I recently heard that they accidentally cast the wrong actor as the lead villain in The French Connection. The director asked for a certain European actor named Fernando, but his underlings screwed it up and contacted a completely different Fernando. Of course, Fernando #2 did a great job and helped it become a classic movie.
Are there any other examples of great artistic strokes that happened by mistake?
[SPOILER]Paul Muni’s on the run from the law and pays a late night visit to his girlfriend. He thinks he hears the cops coming so he slinks away and is covered in darkness as he hisses his last words to her.
Apparently, the darkness was a mistake - someone tripped on a wire and the lights went out or something. But the results was so effective they left it in.[/SPOILER]
That page says nothing about that, and, in fact, the page for Louie Louie says it was the Kingsmen who accidentally changed it from the Wailers version (which, listening on YouTube doesn’t seem to vary from the Berry).
“Her Majesty” ended up as the final song on Abbey Road by mistake. It was originally supposed to be between “Mean Mr. Mustard” and “Polythene Pam”, but McCartney had it edited out. The tape operator, following a policy of never destroying any Beatles recording, stuck it on the end of the tape after a fourteen-second delay, and that’s how it stayed.
Some people hate the fact that “Her Majesty” is there; they think it spoils the grand ending. I love it for exactly the same reason. When they started out, the Beatles were all about being irreverent, puncturing pompousness, and just having a laugh. If Abbey Road had ended with “The End”, it would have been like the Beatles had lost in the end – they would have ended up becoming what they had originally mocked. “Her Majesty” saves them from that fate… the fact that they liked it there means that they stayed true to themselves.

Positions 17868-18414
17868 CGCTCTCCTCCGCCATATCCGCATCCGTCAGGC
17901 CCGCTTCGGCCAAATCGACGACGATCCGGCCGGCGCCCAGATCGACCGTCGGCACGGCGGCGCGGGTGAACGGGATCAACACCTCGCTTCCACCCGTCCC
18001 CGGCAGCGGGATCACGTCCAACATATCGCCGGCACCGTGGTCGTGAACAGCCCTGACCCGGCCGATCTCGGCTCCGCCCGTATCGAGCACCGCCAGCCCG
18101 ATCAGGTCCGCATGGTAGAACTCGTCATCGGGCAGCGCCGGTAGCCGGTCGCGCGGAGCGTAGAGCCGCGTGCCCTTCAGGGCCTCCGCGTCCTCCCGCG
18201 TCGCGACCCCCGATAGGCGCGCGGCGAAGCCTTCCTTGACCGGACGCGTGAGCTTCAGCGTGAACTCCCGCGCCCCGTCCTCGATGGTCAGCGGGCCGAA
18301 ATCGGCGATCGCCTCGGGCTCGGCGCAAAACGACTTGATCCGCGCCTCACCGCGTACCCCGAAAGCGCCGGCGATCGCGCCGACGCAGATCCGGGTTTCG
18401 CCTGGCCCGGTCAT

I am sure there are a ton more of guitar-related ones I can shake out of my skull if I took the time. Another that comes to mind is Peter Green’s Les Paul tone. PG was the guy who formed Fleetwood Mac - originally Peter Green’s Fleetwood Mac - from pieces of John Mayall’s Bluesbreakers. They were a blues-psychedelic band, and Peter - having taken Clapton’s place in JM&tBB’s band, had a reputation as an amazing guitarist (see post #21 for a discussion of Green’s work).
Anyway, one thing that was considered great what his tone - it was different than a normal Les Paul tone. When it was finally investigated, it turns out that the magnet on one of his pickups was flipped, rendering that pickup out of phase with the other one, resulting in that tone (it was mounted with the pole-piece screws oriented wrong, too, but I believe that does not contribute to the tonal difference).
The guitar has its own complex history - a few breaks along the way, sold to Gary Moore for some stupidly low amount by a Peter Green slipping into acid-induced imbalance; a couple of years ago, Moore sold it to fund some surgery he needed (he has since died), but the sale was poorly handled, with the buyer immediately turning around and offering it for upwards of $2million. Here is a threadon the Gear Page on the guitar, one of the shorter ones - don’t even go near the Les Paul Forum and try to read up on this guitar - the threads are miles long…
…got pissed off at both the situation (Rickenbackers were high-end guitars back then, too) and some heckling from the crowd and smashed it out of anger. THEN he liked the reaction he got and transitioned it to an “artistic statement” if you will…
Jaws would not have been as good a movie if there hadn’t been so many problems with the mechanical shark. Spielberg had to shoot most of the scenes with the shark only hinted at, which resulted in a more suspenseful movie.
I would bet a lot of money that a lot of the supposed great novelists through the years didn’t intend to put all of the so-called symbolism that everyone today is convinced their classic books are full of. i.e. The Great Gatsby News flash, college professors: a lot of these novelists were hammered throughout the writing process, so not every word is a metaphor for something profound.